Most observers have seen the murder of Jamal Khashoggi as the latest example of an age-old tension in U.S. foreign policy: the pursuit of national interests versus the defense of American values. Our leaders, this reading goes, abhor the brutal killing of a U.S. resident and Washington Post columnist, but security and economic considerations must temper their reactions. The government of Mohammed bin Salman is, after all, a friendly autocracy whose dollars buy our weapons and whose oil exports supply global markets. The United States needs Saudi help in opposing Iran, its support for a Middle East peace deal, its intelligence and operations to fight terrorism, and its commitment to ensure regional stability. Better, then, to signal displeasure at this latest horror but leave the broader relationship relatively undamaged—or even unchanged.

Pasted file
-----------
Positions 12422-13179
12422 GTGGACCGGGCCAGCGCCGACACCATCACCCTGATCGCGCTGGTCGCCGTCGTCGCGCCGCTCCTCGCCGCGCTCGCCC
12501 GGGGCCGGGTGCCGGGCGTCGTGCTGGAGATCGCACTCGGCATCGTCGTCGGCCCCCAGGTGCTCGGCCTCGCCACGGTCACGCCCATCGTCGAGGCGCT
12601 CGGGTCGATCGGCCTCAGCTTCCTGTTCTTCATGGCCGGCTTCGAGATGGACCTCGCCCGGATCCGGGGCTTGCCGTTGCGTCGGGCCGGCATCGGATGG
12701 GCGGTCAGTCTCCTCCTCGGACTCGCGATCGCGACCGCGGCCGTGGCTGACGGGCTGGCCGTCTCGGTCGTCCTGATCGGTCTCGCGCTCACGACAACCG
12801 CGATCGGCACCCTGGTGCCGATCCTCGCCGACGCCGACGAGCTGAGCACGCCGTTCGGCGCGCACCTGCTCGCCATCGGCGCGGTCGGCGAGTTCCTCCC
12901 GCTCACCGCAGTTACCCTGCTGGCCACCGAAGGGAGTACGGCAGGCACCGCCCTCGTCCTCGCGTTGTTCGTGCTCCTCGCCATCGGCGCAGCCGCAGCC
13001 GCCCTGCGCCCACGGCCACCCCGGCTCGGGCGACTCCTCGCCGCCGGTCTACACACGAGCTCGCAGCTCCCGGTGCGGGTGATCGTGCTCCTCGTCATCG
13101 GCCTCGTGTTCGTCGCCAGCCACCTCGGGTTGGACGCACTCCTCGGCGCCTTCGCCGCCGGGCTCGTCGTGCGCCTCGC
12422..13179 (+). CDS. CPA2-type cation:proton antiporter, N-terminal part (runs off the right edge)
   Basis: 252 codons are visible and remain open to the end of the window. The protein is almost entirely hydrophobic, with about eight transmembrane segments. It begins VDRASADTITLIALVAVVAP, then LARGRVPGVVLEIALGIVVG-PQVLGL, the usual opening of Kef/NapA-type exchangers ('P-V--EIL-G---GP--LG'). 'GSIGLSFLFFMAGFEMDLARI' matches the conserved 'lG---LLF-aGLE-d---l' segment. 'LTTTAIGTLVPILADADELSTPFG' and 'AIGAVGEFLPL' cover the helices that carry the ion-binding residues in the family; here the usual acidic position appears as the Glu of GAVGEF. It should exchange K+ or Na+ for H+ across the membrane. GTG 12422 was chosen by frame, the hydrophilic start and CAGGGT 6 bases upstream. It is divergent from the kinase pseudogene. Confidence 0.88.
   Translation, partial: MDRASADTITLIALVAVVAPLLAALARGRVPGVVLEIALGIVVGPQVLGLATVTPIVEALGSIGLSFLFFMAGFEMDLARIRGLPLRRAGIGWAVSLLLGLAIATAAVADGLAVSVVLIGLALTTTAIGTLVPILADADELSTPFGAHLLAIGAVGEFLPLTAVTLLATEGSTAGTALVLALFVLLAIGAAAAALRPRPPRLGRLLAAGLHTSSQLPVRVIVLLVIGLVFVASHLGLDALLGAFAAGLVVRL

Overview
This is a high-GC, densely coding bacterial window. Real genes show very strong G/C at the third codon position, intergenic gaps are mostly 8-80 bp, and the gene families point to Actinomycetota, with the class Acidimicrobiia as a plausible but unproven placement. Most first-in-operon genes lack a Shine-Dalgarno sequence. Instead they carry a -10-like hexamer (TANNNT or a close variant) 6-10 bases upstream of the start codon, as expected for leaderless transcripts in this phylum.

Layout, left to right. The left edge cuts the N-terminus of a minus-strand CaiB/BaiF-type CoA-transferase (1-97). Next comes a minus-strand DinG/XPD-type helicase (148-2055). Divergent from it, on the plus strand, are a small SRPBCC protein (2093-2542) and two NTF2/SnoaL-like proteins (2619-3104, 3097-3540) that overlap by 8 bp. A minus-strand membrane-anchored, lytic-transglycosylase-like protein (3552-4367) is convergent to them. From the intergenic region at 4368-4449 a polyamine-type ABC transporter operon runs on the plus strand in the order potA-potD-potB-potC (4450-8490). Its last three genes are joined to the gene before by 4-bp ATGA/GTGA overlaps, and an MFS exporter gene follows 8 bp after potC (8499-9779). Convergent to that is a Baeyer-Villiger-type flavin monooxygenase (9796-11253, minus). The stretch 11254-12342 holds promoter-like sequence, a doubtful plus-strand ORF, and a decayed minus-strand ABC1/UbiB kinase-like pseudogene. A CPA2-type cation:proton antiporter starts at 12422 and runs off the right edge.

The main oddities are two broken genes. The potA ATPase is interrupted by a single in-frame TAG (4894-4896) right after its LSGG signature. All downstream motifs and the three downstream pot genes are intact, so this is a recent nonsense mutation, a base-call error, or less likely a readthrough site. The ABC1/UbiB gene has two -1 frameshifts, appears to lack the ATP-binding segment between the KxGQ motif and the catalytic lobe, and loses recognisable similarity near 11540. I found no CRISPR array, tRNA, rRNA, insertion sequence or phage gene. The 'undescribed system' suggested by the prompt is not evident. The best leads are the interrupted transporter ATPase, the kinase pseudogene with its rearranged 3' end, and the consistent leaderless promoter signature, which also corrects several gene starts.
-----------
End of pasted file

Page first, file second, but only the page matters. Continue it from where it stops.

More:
A balance between interests and values is implicit in statements by President Trump and Secretary of State Pompeo about the strategic partnership between Washington and Riyadh. Calling Saudi Arabia a “very strong ally,” the White House advisor Jared Kushner explained that “we have to be able to pursue our strategic objectives,” while “deal[ing] with what is obviously a terrible situation.” Others, like foreign policy scholar Walter Russell Mead, have urged Washington not to “ditch Riyadh in a fit of righteousness.”
But this frame represents a misreading of both the incident and the last several years of Saudi foreign policy. It’s also likely to encourage the wrong policy response. The hard reality is that the Khashoggi murder is one in a series of recent Saudi actions that have set back U.S. objectives in the Middle East—and Saudi ones as well. Continued partnership with Riyadh is possible and even desirable, but only if Saudi Arabia changes its approach.